Revisiting the Festool MFT/3

Forum: Woodworking

I’ve owned an MFT/3 for many years now, and recently sold it; for all of its many benefits and capabilities, I became frustrated with its many shortcomings. I’m in the minority, it seems, as I read glowing reviews – some by dispassionate reviews; others by individuals who have simply unboxed the thing.
For the record, I own several Festool products – so, I’m willing to pay for upgraded quality and functionality when it improves my work and working processes.

The attributes that tipped the balance for me are:
- Instability when reasonably side-to-side (hand planing, routing) force is applied;
- Having to reach behind the table to adjust to a non-90 degree angle; and the process to maintain the precise non-90 as you apply pressure on the side clamp;
- Having to reach behind the table to adjust the guide rail, both height and lock-down – this applies equally to getting the tension on the guide rail locking mechanism to be both loose enough to allow for height adjustment and tight enough for the mechanism to clamp the rail;
- Adjusting the guide rail height – my locking mechanism gets a bit ‘grabbly’, so that the guide rail doesn’t easily lay-down flat across the depth of the table;
- Limited ability to cut short or narrow pieces – you’re limited to the width of the guide rail + some distance to effectively register against the miter rail;
- To be functional, the MFT/3 requires either a very expensive circular saw; expensive clamps; or expensive 20mm dogs.

Each of these is not a decision-point; however, summed they represent enough for me to find a better solution. In my case, I’ve build a simplified cut-off table, with a front-mounted Incra Miter gauge and bar (that has an accurate rule), which registers 90 against either a Festool Guide Rail (if the work piece is large enough) or an aluminium extrusion straight-edge that registers against two points, front & back. It’s not as pretty as the MFT/3, but it’s more sturdy, less expensive, and spot-on accurate. Also, setting non-90s are inherently accurate with the Incra Miter Gauge.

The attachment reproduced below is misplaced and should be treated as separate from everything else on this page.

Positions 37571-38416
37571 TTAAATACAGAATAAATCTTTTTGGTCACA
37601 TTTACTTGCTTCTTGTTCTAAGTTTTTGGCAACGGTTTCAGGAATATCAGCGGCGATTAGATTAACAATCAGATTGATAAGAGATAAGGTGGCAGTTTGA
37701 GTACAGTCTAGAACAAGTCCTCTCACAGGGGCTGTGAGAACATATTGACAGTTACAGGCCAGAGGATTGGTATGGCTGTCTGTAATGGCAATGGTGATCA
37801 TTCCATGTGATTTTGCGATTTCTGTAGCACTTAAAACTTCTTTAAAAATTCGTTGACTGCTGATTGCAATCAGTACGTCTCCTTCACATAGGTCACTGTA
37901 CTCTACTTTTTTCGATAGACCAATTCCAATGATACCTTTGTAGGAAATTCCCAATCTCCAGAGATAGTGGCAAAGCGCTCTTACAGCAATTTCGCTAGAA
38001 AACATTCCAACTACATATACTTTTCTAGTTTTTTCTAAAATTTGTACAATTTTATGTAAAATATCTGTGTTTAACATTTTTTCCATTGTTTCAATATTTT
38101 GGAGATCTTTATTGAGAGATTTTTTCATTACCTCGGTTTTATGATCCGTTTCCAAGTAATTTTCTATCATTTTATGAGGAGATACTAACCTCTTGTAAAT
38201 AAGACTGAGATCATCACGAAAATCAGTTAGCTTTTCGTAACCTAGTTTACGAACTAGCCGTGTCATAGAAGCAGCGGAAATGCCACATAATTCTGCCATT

Each of us has different needs within our shops; for mine, the MFT/3 became expendable.

Everyone, Do Take Care.
Mike

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3 Replies

lightweightladylefty ...

Mike,

Thanks for a very thorough and informative review. We’d love to see a photo of your set-up.

L/W

Whitacrebespoke ...

I have to say I shunned the MFT because it’s just not up to hand tool work from my research into the subject. I’m also to tight to buy one.

If your shop fitting and using the plunge saw all the time then I dare say they are great things but design is dated now and there’s plans online for far better things you can build yourself.

Can some one please justify the price to me please? One U.K. manufacturer/ supplier is supplying tops to make your own with dog holes cut on cnc the tops are £150 just for a bit of high density fibre board or resin bonded MDF which ever it is. Way out of my league. Or what I could justify.

MJCD ...

You can make consistently spaced dog holes with a little bit of persistence and peg-board

Somewhere along the way, perhaps on LJ, I posted the procedure. Effectively, you mount a router, with a 3/4" or 20mm bit, onto a small (perhaps 15" wide) ‘sled’ that has the router at one end and a 1/4" or 5mm dowel (and hole) on the other end. Cut the board so that the half with the dowel setup rides on the peg board (you need to cut the underside so that it rides flush on both the peg board and the surface being routed), and then systematically move the dowel pin to another peg hole. This will create perfectly aligned dog holes xxxx" apart. With another dowel pin, you can then move the sled over to start another row.
With this, you’ll spend about 125 pounds less for the MDF work surface.